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Region 7 Air Program

Serving Iowa, Kansas, Missouri, Nebraska and 9 Tribal Nations


Asthma

EPA's Role in Asthma Education and Prevention

Asthma is a serious problem in our society. It kills about 4,000 people a year and was estimated to cost 4.2 billion in medical care and lost time from school and work in 1990.1 Asthma is the leading chronic illness of children in the United States and the leading cause of school absenteeism due to chronic illness. Asthma deaths and the number of Americans diagnosed with asthma continue to increase each year.

The U.S. Environmental Protection Agency (EPA) supports asthma education and prevention as part of its general commitment to environmental and health protection and its specific commitment to environmental justice for all Americans. Environmental justice means that all people should have an equal opportunity to live in a healthful environment. Where people are living in unhealthful environments, EPA is working to protect them by trying to reduce or eliminate their exposures to pollution.

Asthma can be aggravated by exposure to pollutant "triggers" such as certain components of vehicle exhaust and industrial emissions, tobacco smoke, pollen and allergens from animals and insects. Often, urban environments have high levels of outdoor pollution and poor housing conditions, which frequently are associated with increased levels of indoor pollution. Disproportionate numbers of people of color and people from low income households live in these areas, and thus may be exposed to higher than average levels of air pollution, both indoors and outside. These exposures, along with other factor such as inadequate health care, may explain why roughly two of three times as many African Americans as Caucasians die from asthma. Asthma also affects children disproportionately: five times more children than adults die from asthma each year.

EPA has made real progress in reducing air pollution that can cause problems for people with asthma. Levels of ozone, particles, and other contaminants in the outdoor air are decreasing in many places. EPA is also working to reduce pollution levels indoors, where many Americans spend 90% or more of their time. But there is still a long way to go, and everyone ,must be part of the solution. EPA can help people understand how air pollution can affect asthma, and how to prevent asthma episodes by reducing or avoiding exposure to potential triggers such as pollution.

Simple Steps for Reducing or Avoiding Pollutants That May Trigger Asthma Episodes

Outdoors

  • Use public transportation, carpool, and encourage everyone to limit polluting activities. Stay inside or avoid heavy outdoor exercise on days when pollutants such as ozone, sulfur dioxide, or pollen are high.
In the Home

  • Don't smoke indoors, unless you are in a room just for smokers, with a separate ventilation system to exhaust smoke outside. Never smoke around children or people with asthma.

  • combustion gases and particles can cause breathing difficulties from people with asthma. Call the appliance service representative or local utility company to check combustion-powered furnaces, stoves, or eaters every year to make sure they're operating properly. Change furnace filters according to manufacturer's instructions, or every month or two during periods of use. Consider installing higher efficiency filters to reduce the number of particles in the air. Never use a gas stove to heat the home, and always use the exhaust fan when cooking on a gas stove.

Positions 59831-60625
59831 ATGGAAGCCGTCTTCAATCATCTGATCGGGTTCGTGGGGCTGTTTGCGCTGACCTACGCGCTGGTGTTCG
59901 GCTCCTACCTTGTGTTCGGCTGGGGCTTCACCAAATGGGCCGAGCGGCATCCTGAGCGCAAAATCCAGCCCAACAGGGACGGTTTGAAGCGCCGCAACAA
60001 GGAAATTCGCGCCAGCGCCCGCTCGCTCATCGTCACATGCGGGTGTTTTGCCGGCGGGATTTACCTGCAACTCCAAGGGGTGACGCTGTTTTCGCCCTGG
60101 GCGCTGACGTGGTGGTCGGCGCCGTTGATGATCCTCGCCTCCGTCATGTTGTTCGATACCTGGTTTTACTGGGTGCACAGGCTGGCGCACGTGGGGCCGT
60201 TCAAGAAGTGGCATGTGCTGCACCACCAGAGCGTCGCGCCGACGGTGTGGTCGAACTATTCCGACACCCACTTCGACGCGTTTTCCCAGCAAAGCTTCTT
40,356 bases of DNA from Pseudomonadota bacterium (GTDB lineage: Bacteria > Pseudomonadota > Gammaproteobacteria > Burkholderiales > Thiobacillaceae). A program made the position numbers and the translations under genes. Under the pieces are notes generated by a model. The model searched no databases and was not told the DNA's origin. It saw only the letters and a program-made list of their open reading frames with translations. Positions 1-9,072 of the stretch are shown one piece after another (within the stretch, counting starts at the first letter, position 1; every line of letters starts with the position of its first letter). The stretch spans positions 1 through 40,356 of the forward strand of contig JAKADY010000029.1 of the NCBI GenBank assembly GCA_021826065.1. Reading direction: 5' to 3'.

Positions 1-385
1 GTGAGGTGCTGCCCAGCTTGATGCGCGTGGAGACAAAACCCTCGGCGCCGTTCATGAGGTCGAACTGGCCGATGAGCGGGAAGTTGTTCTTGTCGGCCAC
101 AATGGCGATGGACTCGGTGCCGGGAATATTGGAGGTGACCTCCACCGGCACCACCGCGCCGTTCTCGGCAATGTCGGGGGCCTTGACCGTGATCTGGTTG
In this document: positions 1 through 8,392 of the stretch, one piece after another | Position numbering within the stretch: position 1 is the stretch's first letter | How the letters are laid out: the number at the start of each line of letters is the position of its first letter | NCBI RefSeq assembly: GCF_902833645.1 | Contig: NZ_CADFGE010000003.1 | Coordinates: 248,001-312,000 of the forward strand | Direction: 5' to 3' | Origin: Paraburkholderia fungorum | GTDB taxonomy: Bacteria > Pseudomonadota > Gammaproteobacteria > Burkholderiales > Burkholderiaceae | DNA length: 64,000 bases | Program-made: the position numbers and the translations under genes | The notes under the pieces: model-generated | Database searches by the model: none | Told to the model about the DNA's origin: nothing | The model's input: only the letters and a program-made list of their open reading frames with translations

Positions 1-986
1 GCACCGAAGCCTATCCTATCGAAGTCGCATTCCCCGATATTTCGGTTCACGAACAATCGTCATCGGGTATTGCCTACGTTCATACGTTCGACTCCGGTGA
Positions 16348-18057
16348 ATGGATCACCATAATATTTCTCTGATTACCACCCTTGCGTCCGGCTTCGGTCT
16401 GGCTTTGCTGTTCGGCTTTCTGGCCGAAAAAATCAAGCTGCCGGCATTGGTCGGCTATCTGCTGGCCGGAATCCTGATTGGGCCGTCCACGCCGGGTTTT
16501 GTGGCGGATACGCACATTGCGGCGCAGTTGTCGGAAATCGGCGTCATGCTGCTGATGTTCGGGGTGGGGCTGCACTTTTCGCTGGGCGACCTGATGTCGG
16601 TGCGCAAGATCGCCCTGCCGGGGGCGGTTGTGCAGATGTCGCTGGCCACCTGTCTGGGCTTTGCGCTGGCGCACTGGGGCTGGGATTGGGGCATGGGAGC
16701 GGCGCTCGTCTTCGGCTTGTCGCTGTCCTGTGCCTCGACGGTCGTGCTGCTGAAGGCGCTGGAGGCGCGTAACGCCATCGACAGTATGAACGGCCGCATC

• Try to keep humidity levels between 30 and 50%, because high humidity can promote growth of biological agents that may trigger asthma episodes. Use exhaust fan or open windows in kitchen or bathroom areas when taking showers, cooking, or using the dishwasher. Make sure clothes dryers are vented to the outdoors, and use a dehumidifier in the basement if necessary.

  • If you're using a humidifier, clean it according to the manufacturer's instructions, and refill with fresh water every day so harmful microbes will not grow and be dispersed into the air.

  • Keep the house clean to reduce allergy-causing agents like microscopic dust mites, animal dander, and pollen. If you're allergic use allergen-proof comforter and mattress covers, wash bedding in hot (130F) water, and avoid furnishings which can collect dust. Get rid of cockroaches, and consider keeping pets out of the bedrooms of family members with asthma. Consider using a high efficiency vacuum filter or a vacuum system that's vented to the outside.
In Schools

  • Some people with asthma may be sensitive to allergens from classroom pets such as birds and gerbils. Keep cages clean and don't let animals roam.

  • Strong-smelling chemicals in laboratories or art supplies can trigger asthma episodes. Make sure ventilation is adequate.

  • Gyms, locker rooms, and libraries may be a source of dust and mold; make sure they are cleaned regularly and humidity levels are kept between 30 and 50%.
For more information, contact:

    Indoor Air Quality information
    Clearinghouse (IAQ INFO)
    P.O. Box 37133
    Washington, D.C. 20013-7133
    1-800-438-4318 (202-484-1307)
1Asthma statistics cited in this fact sheet are from the Institute of Medicine's 1993 report Indoor Allergens: Assessing and Controlling Adverse Health Effects.

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